WORD ORIGIN noun a heavy hammer, as for driving stakes or wedges. . Archaic a heavy club or mace. verb (used with object) to handle or use roughly: The book was badly mauled by its borrowers. to injure by a rough beating, shoving, or the like; bruise: to be mauled by an angry crowd. to split with a maul and wedge, as a wooden rail. Origin of maul 1200–50; (noun) Middle English malle < Old French mail mallet, hammer < Latin malleus hammer; (v.) Middle English mallen < Old French maillier, derivative of noun Related forms maul·er, noun un·mauled, adjective
Based on the Random House Unabridged Dictionary, © Random House, Inc. 2019
British Dictionary definitions for maulers verb (tr) to handle clumsily; paw to batter or lacerate noun a heavy two-handed hammer suitable for driving piles, wedges, etc rugby a loose scrum that forms around a player who is holding the ball and on his feet Derived Forms mauler, noun Word Origin for maul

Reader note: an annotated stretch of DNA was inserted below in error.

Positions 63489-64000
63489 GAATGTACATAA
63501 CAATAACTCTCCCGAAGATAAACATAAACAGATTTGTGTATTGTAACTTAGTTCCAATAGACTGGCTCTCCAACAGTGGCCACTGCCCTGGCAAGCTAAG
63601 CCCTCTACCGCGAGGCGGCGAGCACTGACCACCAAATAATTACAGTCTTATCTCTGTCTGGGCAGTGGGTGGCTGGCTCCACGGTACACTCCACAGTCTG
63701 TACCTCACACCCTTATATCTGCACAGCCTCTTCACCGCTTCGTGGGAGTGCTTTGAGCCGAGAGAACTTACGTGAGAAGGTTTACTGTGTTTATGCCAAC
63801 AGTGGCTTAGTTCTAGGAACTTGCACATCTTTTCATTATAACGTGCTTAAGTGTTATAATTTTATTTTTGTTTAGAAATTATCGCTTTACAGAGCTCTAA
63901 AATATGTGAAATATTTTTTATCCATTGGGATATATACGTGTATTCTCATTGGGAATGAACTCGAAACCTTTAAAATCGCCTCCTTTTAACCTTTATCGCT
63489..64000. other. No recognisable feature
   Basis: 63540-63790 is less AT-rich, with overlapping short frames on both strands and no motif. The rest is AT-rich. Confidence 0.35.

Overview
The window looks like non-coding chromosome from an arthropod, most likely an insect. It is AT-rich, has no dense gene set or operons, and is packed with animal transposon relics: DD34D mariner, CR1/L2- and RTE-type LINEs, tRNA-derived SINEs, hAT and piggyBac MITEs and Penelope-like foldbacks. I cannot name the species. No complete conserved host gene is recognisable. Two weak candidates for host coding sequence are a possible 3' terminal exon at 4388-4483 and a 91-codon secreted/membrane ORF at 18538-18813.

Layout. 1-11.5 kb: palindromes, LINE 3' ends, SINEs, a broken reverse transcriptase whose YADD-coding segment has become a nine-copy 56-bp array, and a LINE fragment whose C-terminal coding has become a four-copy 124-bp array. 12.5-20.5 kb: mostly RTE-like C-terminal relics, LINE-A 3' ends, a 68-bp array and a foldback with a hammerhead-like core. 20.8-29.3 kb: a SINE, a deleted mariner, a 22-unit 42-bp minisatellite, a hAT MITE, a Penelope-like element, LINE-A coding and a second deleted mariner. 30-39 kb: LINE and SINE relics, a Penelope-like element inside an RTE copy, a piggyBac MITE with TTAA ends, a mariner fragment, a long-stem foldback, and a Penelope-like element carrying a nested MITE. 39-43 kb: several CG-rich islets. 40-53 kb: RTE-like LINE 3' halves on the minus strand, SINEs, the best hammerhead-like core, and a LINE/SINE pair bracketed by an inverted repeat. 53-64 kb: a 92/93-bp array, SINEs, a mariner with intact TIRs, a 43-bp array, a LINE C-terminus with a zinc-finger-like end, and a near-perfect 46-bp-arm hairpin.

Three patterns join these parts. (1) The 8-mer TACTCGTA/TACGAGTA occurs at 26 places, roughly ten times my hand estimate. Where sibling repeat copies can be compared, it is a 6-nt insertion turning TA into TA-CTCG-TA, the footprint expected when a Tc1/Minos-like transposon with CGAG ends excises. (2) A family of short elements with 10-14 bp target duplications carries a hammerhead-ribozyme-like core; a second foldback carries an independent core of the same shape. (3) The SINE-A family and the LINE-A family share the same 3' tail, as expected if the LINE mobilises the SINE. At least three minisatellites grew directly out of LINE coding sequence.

C13: from Old French
mail, from Latin malleus hammer. See mallet
Collins English Dictionary - Complete & Unabridged 2012 Digital Edition
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Word Origin and History for maulers v.
meallen "strike with a heavy weapon," from Middle English mealle (mid-13c.) "mace, wooden club, heavy hammer" (see maul (n.). The meaning "damage seriously, mangle" is first recorded 1690s. Related: Mauled; mauling. n.
mealle, "hammer, usually a heavy one; sledgehammer," from Old French mail "hammer," from Latin malleus "hammer" (see mallet).
Online Etymology Dictionary, © 2010 Douglas Harper